• Tepco apologizes to Niigata Prefecture for concealing the “meltdown” term during the first weeks of the Fukushima accident. There is little doubt that the company was ordered to censor the word by then-PM Naoto Kan, but Tepco has nonetheless been taking the heat in the Press. Tepco’s Executive Officer Takafumi Anegawa met Niigata Governor Hirohiko Izumida and apologized for not having presented a report based on adequate investigation. Gov. Izumida said information on meltdowns is critical for residents living near nuclear power plants to decide whether to flee or not. Niigata Prefecture is about 100 kilometers west of F. Daiichi, and well-outside the government-mandated evacuation zone. However, the governor has refused to discuss restarts at Kashiwazaki-Kariwa station until he is satisfied that a full Fukushima investigation has been done. A joint Niigata-Tepco investigation will begin in about a week. Izumidi said it is too soon to discuss resuming operations at K-K without this essentially-redundant review of the accident. The company needs to restart at least two K-K units to greatly assist the dire cash-flow problem caused by recovery from the F. Daiichi accident and Tokyo’s nuclear moratorium. http://www3.nhk.or.jp/nhkworld/en/news/20160825_21/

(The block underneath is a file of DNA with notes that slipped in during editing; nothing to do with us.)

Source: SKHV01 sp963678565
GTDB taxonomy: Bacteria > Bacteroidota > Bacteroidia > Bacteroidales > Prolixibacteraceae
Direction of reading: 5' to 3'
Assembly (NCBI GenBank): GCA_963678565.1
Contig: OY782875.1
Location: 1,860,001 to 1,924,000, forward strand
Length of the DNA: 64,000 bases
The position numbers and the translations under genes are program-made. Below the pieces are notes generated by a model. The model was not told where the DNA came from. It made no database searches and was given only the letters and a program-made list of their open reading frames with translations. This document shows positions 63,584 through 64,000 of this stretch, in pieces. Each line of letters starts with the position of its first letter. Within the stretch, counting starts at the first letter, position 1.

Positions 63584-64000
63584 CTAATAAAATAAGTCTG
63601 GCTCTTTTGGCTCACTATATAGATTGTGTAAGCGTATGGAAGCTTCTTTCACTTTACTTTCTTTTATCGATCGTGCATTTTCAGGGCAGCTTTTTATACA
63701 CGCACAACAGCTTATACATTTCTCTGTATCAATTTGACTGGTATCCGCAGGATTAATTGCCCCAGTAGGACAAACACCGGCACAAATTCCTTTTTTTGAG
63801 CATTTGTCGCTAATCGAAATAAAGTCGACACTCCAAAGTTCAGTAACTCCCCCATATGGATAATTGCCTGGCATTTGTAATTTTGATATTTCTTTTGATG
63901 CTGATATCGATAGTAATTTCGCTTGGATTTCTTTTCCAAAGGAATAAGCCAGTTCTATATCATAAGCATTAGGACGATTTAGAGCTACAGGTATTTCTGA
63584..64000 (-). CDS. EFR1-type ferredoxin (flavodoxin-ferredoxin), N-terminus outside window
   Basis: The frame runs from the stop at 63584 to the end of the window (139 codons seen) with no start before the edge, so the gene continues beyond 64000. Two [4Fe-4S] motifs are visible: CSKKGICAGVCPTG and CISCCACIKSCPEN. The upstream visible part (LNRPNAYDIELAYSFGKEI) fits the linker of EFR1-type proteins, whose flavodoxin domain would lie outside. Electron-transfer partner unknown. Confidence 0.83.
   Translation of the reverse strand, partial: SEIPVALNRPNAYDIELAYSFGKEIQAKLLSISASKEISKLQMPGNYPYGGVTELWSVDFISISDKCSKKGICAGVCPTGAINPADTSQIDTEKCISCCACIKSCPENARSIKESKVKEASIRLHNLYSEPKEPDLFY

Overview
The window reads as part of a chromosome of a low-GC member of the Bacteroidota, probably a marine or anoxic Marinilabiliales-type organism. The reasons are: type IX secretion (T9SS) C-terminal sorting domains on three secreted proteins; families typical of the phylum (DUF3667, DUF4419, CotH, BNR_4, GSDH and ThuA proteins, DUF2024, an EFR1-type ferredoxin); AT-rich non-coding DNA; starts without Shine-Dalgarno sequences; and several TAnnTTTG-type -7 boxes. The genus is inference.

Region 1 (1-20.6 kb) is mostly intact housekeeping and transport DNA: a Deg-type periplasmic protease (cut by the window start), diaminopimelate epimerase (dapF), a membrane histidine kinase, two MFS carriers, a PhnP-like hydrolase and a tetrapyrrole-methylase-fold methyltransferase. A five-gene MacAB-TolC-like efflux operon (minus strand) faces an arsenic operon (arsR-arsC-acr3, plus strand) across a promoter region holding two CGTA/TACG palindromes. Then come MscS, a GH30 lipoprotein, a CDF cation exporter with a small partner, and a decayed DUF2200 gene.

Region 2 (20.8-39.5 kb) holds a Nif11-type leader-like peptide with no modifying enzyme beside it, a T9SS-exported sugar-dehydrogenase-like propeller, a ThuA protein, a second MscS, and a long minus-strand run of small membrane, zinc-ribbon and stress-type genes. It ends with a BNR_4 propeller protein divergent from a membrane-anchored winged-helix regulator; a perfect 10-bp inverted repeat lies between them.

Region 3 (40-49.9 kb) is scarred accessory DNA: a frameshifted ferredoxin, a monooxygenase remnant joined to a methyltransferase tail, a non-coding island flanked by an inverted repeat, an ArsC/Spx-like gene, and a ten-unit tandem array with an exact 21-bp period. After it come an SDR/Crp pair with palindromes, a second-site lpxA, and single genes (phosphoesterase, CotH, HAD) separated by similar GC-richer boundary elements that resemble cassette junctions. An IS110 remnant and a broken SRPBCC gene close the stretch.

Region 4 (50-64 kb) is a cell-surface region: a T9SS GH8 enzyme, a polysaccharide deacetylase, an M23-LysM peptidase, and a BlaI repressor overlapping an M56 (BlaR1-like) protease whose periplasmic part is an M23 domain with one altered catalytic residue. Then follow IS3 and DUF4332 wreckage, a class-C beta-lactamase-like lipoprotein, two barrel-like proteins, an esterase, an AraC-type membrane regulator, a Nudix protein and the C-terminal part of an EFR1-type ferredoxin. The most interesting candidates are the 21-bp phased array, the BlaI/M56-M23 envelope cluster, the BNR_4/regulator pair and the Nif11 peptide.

• A Fukushima City home was built atop bags of contaminated rural waste. The couple who built the home say the bags cannot be removed because the house might end up leaning. The owners believe the city is at fault for providing them with inaccurate sketches of the property. The couple says, “Far from admitting responsibility and apologizing, they haven’t even tried to examine the site. They have also been reluctant to release information, and have acted extremely insincerely.” The drawings showed the buried bags were located away from the center of the plot. The owners avoided the indicated burial spot when they built in 2013, but the bags were actually nearer the center of the land. A city official commented that the decontaminated soil was supposed to be removed quickly and the officials had not expected it to be there until the time a land transaction was made and a home built. The news report failed to state the radiation levels and the contamination concentration of the bagged material. http://mainichi.jp/english/articles/20160829/p2a/00m/0na/011000c